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Journal Article

Net primary production, carbon storage and climate change in Chinese biomes


Ni,  J.
Department Biogeochemical Synthesis, Prof. C. Prentice, Max Planck Institute for Biogeochemistry, Max Planck Society;

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Ni, J. (2000). Net primary production, carbon storage and climate change in Chinese biomes. Nordic Journal of Botany, 20(4), 415-426. doi:10.1111/j.1756-1051.2000.tb01582.x.

Cite as: https://hdl.handle.net/11858/00-001M-0000-000E-CCD4-A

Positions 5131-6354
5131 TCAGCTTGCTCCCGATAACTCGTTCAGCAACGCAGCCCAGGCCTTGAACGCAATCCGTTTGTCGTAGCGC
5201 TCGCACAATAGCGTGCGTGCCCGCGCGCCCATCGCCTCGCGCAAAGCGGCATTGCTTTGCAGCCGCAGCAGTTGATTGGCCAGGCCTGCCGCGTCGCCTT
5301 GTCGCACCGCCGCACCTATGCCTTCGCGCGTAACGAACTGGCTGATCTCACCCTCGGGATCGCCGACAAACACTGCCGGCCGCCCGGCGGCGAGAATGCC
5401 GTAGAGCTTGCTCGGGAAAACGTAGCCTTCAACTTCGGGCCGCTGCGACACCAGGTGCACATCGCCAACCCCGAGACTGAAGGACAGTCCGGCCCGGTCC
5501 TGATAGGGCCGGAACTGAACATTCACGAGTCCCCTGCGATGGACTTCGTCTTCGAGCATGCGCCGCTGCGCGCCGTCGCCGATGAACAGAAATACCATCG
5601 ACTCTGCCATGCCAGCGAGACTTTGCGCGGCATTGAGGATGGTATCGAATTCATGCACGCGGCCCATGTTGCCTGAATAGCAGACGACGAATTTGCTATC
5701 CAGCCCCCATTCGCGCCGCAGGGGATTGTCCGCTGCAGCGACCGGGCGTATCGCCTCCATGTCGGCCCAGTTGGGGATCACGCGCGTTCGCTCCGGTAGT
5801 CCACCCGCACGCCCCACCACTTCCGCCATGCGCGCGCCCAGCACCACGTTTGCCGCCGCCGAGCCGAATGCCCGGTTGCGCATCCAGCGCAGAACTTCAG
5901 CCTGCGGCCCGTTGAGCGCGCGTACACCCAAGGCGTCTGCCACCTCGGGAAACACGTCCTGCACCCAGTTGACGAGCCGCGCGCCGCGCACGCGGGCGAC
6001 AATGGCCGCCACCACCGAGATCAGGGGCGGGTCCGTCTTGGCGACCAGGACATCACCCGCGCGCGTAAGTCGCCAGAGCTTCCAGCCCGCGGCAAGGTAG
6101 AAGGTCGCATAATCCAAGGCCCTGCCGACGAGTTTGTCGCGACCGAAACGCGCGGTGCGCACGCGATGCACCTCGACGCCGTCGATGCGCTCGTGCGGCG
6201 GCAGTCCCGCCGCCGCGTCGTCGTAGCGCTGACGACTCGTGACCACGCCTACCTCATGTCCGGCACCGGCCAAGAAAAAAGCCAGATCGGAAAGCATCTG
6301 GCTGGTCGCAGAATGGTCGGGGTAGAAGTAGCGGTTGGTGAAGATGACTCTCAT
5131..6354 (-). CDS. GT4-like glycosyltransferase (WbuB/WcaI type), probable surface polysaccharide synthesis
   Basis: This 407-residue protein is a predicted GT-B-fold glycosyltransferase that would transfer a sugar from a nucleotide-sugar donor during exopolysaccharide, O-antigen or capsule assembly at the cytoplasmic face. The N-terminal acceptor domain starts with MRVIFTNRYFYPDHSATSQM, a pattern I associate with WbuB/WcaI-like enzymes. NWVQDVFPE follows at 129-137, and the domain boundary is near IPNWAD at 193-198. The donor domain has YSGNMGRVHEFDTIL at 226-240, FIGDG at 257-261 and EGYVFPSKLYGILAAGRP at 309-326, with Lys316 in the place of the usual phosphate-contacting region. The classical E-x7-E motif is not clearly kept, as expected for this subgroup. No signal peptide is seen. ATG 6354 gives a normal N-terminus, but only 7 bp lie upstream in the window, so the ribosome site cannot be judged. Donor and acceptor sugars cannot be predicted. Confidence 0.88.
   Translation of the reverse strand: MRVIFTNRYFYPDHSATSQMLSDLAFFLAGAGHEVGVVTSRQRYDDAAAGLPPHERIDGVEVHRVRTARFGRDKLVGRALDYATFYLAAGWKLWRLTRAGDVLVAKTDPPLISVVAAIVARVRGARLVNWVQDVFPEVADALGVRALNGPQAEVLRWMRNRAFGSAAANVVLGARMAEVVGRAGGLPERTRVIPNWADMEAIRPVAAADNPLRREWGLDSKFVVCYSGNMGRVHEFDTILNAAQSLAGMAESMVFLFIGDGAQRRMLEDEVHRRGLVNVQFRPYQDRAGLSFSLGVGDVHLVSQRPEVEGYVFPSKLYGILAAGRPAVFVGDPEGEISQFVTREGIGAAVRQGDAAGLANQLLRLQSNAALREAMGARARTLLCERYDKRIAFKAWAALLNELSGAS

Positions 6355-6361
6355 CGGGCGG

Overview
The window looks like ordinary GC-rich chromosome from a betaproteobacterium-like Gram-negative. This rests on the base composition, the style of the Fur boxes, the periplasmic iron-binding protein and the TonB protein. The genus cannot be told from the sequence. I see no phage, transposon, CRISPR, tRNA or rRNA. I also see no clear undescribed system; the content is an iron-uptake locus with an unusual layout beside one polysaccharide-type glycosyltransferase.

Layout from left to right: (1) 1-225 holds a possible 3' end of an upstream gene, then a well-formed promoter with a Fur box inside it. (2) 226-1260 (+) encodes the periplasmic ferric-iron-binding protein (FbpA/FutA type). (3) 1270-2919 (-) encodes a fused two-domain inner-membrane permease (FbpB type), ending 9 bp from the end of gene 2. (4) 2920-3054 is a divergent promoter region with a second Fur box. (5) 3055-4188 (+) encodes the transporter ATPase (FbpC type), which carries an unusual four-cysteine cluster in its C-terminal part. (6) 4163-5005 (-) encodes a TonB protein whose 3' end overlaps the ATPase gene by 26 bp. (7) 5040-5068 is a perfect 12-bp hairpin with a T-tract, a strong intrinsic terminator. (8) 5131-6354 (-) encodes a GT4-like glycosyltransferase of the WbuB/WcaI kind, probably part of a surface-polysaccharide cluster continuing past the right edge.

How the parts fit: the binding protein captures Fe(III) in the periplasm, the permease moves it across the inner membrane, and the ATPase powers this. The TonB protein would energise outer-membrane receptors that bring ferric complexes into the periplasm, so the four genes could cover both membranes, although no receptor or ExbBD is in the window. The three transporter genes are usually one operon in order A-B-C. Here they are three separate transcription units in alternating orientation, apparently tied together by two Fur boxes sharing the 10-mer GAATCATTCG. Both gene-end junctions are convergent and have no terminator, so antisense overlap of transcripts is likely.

Net primary production (NPP) and leaf area index (LAI) of Chinese biomes were simulated by BIOME3 under the present climate, and their responses to climate change and doubled CO2 under a future climatic scenario using output from Hadley Center coupled ocean-atmosphere general circulation model with CO2 modelled at 340 and 500 ppmv. The model estimated annual mean NPP of the biomes in China to be between 0 and 1270.7 gC m-2 yr-1 at present. The highest productivity was found in tropical seasonal and rain forests while temperate forests had an intermediate NPP, which is higher than a lower NPP of temperate savannas, grasslands and steppes. The lowest NPP occurred in desert, alpine tundra and ice/polar desert in cold or arid regions, especially on the Tibetan Plateau. The lowest monthly NPP of each biome occurred generally in February and the highest monthly NPP occurred during the summer (June to August). The annual mean NPP and LAI of most of biomes at changed climate with CO2 at 340 and 500 ppmv (direct effects on physiology) would be greater than present. The direct effects of carbon dioxide on plant physiology result in significant increase of LAI and NPP. The carbon storage of Chinese biomes at present and changed climates was calculated by the carbon density and vegetation area method. The present estimates of carbon storage are totally 175.83 × 1012 gC (57.57 × 1012 gC in vegetation and 118.28 × 1012 gC in soils). Changed climate without and with the CO2 direct physiological effects will result in an increase of carbon storage of 5.1 and 16.33 × 1012, gC compared to present, respectively. The interaction between elevated CO2 and climate change plays an important role in the overall responses of NPP and carbon to climate change.